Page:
Instead of individual kitchen tools, rubber band 3-4 together and sell as a set. We had a whole bunch of toy musical instruments and instead of trying to sell them each individually, I put them in one box and sold them as “A Band in a Box.” Some cool (but foolish) mother loved the fun idea as a party activity for her kids and bought it.  

Make it easy.

•  I don’t have the time or patience to individually price all my items, so I grouped 90% of my items by price and had a $1 table, $2 table and $5 table. For bigger items, I made signs and taped right on the item.

•  Use sidewalk chalk to advertise prices instead of stickers.

•  Don’t mess with coins. Round everything up (or down) to the nearest dollar. If anything isn’t worth a dollar, throw it in the FREE box. Getting something for free will usually encourage shoppers to find something to buy, too.

 

Beware.

•  Garage sales are prone to theft so be alert and smart.

•  Avoid selling anything small and valuable that you can’t keep an eye on.

•  And keep your sale money on you at all times. Avoid using a purse or cash box that someone can walk away with.

•  Examine large bills. I once had two teenage kids pick up the first cheap thing they saw and try and pass off a counterfeit $100 bill at my garage sale. Fortunately, my eagle-eyed sister rejected it before we lost $95 in change.

 

Get your kids involved.

We lucked out with great weather during our garage sale so it was a good excuse for our whole family to be outside. My kids learned quickly the advantage of clearing out old stuff in exchange for some cash. They each took a table and offered help (probably too much) and assistance in selecting items. If anything sold from their table, they earned a commission.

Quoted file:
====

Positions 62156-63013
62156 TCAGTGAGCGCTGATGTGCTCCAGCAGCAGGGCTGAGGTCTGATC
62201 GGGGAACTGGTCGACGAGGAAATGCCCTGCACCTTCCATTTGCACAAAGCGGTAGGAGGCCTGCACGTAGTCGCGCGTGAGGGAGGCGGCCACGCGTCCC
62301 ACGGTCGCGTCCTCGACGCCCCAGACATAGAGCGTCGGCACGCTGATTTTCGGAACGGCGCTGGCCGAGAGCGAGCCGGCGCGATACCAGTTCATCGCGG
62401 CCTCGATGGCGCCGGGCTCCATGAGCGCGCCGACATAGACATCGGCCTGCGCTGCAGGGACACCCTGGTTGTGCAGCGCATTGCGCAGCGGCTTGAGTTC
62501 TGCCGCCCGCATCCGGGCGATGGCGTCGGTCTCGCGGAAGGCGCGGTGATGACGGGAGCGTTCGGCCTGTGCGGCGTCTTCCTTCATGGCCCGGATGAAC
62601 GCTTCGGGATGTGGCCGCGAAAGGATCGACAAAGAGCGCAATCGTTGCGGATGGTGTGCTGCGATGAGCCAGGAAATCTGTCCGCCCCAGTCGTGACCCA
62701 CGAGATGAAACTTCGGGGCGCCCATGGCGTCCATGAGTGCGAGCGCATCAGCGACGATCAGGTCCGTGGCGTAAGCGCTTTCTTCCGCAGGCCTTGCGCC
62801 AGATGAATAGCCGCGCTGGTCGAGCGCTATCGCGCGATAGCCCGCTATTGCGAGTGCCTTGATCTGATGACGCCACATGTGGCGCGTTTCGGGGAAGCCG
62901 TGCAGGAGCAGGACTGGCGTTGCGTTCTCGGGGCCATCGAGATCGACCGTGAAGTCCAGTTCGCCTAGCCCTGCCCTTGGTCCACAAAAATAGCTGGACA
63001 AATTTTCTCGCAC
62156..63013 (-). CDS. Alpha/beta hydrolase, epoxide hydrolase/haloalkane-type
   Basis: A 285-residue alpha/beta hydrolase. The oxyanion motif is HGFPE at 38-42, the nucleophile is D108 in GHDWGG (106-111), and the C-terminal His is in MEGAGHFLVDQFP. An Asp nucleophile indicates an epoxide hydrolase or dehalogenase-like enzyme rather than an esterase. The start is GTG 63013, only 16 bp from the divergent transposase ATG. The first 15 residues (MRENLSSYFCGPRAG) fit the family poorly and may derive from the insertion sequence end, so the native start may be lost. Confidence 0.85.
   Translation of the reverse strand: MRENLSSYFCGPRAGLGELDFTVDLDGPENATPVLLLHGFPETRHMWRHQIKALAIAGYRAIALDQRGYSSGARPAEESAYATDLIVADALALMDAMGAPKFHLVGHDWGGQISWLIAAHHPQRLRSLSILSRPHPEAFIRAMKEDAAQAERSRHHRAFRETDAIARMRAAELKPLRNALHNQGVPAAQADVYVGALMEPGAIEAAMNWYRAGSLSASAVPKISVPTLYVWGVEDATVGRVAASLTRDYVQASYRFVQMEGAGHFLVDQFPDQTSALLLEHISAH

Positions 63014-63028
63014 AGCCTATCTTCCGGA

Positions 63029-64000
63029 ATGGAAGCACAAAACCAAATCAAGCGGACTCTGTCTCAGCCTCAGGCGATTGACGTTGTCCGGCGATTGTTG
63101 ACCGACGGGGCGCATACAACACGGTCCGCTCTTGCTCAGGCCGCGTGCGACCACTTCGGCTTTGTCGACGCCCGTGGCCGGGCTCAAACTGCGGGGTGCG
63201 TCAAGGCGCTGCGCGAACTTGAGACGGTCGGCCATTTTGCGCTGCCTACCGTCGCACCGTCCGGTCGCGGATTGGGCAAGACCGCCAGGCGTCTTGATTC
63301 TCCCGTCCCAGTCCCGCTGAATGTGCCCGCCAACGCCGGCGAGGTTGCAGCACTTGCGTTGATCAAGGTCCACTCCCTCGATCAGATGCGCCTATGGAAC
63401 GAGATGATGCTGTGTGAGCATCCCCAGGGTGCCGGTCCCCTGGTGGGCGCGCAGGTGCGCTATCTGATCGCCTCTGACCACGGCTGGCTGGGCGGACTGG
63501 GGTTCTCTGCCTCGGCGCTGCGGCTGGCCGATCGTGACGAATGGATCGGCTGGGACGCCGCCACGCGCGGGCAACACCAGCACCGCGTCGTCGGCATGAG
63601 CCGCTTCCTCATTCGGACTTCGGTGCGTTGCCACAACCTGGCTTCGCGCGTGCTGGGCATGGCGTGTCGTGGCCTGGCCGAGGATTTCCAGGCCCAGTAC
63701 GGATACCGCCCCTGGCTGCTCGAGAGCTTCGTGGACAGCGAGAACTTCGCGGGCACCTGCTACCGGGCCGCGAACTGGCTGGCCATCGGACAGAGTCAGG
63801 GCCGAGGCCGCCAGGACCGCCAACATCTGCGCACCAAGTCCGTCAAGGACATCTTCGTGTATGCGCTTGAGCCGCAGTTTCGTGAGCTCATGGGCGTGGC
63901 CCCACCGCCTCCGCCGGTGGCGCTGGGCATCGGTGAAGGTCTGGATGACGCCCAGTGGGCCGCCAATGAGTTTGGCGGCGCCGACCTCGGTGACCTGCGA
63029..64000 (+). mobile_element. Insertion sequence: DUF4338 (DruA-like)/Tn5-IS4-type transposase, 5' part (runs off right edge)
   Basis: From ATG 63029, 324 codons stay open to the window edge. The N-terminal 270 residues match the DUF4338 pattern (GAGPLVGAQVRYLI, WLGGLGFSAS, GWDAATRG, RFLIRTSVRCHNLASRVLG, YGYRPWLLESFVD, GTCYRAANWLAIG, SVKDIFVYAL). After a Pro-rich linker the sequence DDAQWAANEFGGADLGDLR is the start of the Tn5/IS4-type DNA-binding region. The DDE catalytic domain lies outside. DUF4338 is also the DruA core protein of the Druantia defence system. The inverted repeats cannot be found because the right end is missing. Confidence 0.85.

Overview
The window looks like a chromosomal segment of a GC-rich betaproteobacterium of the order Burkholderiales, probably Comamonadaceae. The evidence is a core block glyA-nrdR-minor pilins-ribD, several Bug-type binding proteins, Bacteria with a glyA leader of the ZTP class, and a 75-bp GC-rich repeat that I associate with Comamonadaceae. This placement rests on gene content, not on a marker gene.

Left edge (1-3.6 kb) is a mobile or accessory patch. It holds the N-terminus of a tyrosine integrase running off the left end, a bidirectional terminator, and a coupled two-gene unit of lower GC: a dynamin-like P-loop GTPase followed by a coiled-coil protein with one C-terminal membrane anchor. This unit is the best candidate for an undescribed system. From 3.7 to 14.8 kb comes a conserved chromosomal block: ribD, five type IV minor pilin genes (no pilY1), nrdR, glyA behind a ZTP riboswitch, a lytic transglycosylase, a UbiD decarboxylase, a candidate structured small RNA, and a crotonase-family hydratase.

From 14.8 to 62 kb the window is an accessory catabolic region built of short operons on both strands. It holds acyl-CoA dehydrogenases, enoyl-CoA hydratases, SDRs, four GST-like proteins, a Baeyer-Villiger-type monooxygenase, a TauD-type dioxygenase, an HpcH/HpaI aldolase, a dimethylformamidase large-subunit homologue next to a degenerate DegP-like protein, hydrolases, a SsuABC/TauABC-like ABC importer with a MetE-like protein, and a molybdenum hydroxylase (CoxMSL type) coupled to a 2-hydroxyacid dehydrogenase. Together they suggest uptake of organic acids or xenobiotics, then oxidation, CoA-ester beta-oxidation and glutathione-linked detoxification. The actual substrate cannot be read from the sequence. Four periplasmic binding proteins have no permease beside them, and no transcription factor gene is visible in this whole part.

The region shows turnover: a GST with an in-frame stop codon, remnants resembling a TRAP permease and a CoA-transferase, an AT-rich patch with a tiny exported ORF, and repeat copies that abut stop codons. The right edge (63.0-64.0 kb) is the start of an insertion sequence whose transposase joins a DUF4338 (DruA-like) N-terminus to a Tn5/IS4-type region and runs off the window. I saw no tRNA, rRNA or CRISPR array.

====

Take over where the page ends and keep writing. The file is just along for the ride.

My top-selling salesmen working on commission. 

My top-selling salesmen working on commission. 

Get rid of it.

• If someone wants your beloved lamp for $30 instead of $40, just give it to them and be glad to see it getting a new home.

• Saturday around noon is about when all garage sale goers pack it up and go home so don’t plan on many customers after that. Right around the noon mark, start making deals. People will buy more when tempted with a good deal. We had one last car pull up while I was just starting to pack up so I told them to make me a deal on anything. I made another $90 off stuff that was just going to be packed up and carried back into my garage.

 

Give it to a good cause.

Repeat after me:  Do NOT bring anything back into the house. Immediately box up everything that didn’t sell and donate it to charity.  These organizations upcycle your items for a good cause and offer free pickup:

Ozanam

Sherwood Center

Or, drop off your items at a Goodwill location near you.

Don’t forget to get a receipt so you can claim fair-market value tax deductions for your donation on your next tax return.

 

Embrace the circle of life. 

Now that you've got room in your closets and a fist full of cash, time to cruise around and hit up other people's garage sales so you can fill your home with some summer I-don't-need-this-but-it's-so-cheap-I-guess-I-want-it-now items. After all, you can always re-sell it all in the fall.  ....But seriously, does anyone want that horse? 

Big Fun with Mini Cherry PIes

Listen, if you're looking for someone's grandmother's award-winning pie recipe, keep looking. There's no lemon zest or almond extract in this one. In fact, there's only TWO ingredients—which means almost zero clean up. Perhaps they should give this pie an award for that. 

 

Mini Cherry Pies (makes 4)

What you’ll need:

•  1 package of refrigerated pie crust

•  1 large can of cherry pie filling

•  4 ramekins

•  Cookie sheet

•  Cutting boards for work surfaces

•  Pizza cutter

 

What to do:

• Preheat oven to 375.

• Cut both circles of dough into ¼ pieces, for 8 pieces.  

•  Have your kids roll each piece into a ball.

•  Let the kids smash down each ball and then help them use the rolling pin until the dough is round and flat.